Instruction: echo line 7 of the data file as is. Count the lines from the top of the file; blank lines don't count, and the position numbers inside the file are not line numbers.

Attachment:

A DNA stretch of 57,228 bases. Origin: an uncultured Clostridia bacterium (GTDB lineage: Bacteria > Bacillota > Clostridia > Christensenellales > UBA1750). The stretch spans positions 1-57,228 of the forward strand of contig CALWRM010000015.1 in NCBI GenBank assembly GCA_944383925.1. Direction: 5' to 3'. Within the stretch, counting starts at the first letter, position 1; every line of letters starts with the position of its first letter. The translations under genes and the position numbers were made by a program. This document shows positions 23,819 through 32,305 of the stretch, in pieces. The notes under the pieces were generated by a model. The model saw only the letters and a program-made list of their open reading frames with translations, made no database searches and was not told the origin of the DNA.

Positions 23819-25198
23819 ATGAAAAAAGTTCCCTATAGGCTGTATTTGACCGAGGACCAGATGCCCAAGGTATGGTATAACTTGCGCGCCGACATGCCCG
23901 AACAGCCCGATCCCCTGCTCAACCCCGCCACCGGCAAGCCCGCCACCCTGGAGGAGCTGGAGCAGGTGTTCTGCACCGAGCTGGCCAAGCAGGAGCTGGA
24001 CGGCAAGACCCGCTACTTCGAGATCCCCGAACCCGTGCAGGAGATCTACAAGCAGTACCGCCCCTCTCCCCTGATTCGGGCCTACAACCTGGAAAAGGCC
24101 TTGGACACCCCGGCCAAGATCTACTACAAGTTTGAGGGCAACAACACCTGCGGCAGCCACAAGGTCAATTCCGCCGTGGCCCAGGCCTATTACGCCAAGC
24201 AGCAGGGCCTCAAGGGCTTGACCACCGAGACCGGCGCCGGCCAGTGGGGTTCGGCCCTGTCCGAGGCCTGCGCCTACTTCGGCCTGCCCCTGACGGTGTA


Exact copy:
24201 AGCAGGGCCTCAAGGGCTTGACCACCGAGACCGGCGCCGGCCAGTGGGGTTCGGCCCTGTCCGAGGCCTGCGCCTACTTCGGCCTGCCCCTGACGGTGTA